CompSci 308
Spring 2024
Advanced Software Design and Implementation

SLogo : Test Implementation

More than the act of testing, the act of designing tests is one of the best bug preventers known. — Boris Beizer

Working together as a team, collaborate to create a minimal Java implementation of your APIs that is well tested using JUnit tests including TestFX for simulating GUI actions (DESIGN-18).

You are encouraged to start simply, incorporating packages, and use your APIs as early as possible to solidify their goals on the project's essential algorithms (DESIGN-17). During this part, you may change your APIs without penalty, but later changes will incur either a time, documentation, or grade penalty. Note, it is important to ensure you remove all Static Code Analysis Issues regarding your API before moving on to the next part of the project.

In the folder doc/plan/api_revised, write updated descriptions of your three APIs based on your attempts to use them to code part of the basic project requirements.


Create the most simple version of the project APIs to get the frontend and backend working together without violating any Design Requirements (i.e., do not start with a "fix it later" mindset):


We strongly suggest using the course's suggested GIT workflow for teams to manage this process. Use merge conflicts as opportunities to think about and collaborate on how best to resolve distinct changes to the same piece of code. We will be looking for deliberate attempts to regularly:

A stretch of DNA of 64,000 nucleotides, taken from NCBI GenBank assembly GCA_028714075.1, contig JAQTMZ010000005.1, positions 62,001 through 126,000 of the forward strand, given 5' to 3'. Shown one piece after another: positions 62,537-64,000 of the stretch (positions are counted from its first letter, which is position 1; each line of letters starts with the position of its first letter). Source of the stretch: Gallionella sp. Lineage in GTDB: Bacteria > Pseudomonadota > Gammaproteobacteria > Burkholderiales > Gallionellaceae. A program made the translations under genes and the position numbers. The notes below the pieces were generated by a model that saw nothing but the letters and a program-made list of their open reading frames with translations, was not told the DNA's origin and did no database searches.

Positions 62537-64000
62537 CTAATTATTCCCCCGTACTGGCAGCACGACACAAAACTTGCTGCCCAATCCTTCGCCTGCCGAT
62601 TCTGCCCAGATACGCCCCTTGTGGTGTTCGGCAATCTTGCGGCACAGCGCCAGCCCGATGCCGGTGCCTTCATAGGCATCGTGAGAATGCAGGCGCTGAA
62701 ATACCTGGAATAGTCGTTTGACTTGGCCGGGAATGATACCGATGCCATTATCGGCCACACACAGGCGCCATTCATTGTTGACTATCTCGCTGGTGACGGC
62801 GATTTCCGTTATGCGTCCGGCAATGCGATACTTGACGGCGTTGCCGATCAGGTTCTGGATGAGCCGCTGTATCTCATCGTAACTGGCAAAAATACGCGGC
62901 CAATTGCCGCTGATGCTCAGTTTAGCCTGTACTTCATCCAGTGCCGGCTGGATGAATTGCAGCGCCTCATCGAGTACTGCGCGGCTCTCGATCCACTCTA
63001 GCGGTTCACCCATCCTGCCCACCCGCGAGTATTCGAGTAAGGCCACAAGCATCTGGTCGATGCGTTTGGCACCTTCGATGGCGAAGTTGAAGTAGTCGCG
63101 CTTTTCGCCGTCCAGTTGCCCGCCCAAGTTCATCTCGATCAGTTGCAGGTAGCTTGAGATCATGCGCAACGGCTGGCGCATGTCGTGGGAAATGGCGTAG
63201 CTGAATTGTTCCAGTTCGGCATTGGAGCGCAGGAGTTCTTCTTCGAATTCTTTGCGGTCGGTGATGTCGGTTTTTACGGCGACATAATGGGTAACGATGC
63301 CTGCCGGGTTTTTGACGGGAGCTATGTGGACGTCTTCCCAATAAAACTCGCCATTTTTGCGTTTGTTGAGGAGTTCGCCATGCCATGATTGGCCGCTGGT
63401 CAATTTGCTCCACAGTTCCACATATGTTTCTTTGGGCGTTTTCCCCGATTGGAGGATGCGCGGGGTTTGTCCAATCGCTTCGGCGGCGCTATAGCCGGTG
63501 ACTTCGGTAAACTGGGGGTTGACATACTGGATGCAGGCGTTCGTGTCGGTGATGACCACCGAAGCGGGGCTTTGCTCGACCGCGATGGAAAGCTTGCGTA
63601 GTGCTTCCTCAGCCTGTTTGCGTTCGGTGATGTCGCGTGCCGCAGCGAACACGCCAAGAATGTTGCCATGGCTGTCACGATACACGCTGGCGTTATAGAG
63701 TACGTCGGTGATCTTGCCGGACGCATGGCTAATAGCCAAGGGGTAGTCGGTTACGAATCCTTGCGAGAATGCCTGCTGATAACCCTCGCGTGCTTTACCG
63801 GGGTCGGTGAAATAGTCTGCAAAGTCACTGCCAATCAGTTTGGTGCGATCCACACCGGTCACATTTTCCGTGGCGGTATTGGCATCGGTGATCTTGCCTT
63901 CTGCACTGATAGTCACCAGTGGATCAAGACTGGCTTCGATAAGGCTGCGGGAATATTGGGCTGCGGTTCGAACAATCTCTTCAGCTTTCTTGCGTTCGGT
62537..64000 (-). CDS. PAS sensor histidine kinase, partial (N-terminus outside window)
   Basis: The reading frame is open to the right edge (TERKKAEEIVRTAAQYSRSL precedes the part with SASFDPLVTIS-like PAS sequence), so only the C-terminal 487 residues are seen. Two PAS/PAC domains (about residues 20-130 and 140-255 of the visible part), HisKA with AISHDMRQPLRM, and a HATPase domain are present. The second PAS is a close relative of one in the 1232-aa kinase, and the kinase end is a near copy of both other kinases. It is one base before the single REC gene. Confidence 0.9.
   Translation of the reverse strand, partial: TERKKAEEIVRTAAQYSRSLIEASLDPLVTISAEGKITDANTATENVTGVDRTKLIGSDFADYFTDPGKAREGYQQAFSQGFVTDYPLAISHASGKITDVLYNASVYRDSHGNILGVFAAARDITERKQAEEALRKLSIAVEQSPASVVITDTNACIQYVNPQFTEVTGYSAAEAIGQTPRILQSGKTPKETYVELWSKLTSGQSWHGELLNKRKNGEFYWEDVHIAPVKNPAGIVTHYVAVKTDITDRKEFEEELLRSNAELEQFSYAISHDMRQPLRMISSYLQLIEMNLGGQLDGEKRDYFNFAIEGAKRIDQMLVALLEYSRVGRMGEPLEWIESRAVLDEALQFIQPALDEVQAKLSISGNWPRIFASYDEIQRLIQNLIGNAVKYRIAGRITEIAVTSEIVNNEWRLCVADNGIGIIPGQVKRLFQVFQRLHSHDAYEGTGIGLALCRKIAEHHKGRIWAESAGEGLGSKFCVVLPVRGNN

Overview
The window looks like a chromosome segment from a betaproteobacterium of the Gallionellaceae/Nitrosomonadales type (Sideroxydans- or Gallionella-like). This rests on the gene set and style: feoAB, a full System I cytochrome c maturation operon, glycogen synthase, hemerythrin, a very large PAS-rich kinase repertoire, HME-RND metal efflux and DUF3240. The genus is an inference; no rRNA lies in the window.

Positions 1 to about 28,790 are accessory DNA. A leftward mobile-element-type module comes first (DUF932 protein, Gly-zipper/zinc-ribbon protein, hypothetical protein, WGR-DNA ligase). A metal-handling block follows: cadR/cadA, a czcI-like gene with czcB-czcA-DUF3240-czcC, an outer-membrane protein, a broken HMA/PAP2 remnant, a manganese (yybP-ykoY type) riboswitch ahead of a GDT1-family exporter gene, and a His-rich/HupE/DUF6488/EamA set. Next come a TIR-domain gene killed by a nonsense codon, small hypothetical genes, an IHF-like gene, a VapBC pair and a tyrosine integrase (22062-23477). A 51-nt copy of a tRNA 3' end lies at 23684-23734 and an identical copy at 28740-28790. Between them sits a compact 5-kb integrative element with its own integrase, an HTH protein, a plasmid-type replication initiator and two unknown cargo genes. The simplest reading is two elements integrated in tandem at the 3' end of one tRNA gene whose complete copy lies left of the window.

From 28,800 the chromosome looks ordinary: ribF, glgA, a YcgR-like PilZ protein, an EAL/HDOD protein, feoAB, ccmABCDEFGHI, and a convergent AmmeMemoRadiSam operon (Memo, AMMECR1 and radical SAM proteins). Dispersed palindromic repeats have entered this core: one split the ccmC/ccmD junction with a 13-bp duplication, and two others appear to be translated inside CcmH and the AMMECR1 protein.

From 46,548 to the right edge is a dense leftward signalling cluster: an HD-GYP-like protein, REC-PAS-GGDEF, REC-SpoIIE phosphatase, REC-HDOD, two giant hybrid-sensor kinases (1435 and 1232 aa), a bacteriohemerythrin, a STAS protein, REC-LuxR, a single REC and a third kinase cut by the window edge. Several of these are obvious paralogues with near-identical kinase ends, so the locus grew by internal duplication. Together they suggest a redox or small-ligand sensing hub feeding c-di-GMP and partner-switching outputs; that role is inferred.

If you are comfortable using the GIT command line, you can consider using a visual GIT tool to better see your changes and manage how your branches are organized, such as IntelliJ's GIT Toolbox plugin, the GitKraken standalone app, or the Tower standalone app (free for students).


Create test classes with JUnit test methods (code annotated with @Test and checked with one or more assertions) that attempt to demonstrate your code works as intended by setting up specific interesting situations. Additionally, use TestFX to simulate common user "actions" that are checked with common JUnit assertions to verify the UI responds appropriately (including changing languages and styles).

Make well named tests that test both "happy" and "sad" possible code paths (here are many, many, many examples in case you are having trouble thinking of possible negative tests), such as:

To give you a sense of what the TDD process is like, here is one person's log of completing the Game of Life (a common exercise for practicing TDD since it is interesting but not too difficult). Focus on the process shown, since the code's design is not something to emulate (although the comment at the end is worth noting given our discussion about dependencies and your project's MVC goals).

To demonstrate that you are following good testing practices, aim to include new or updated tests with each Merge Request to main that adds new features or fixes bugs.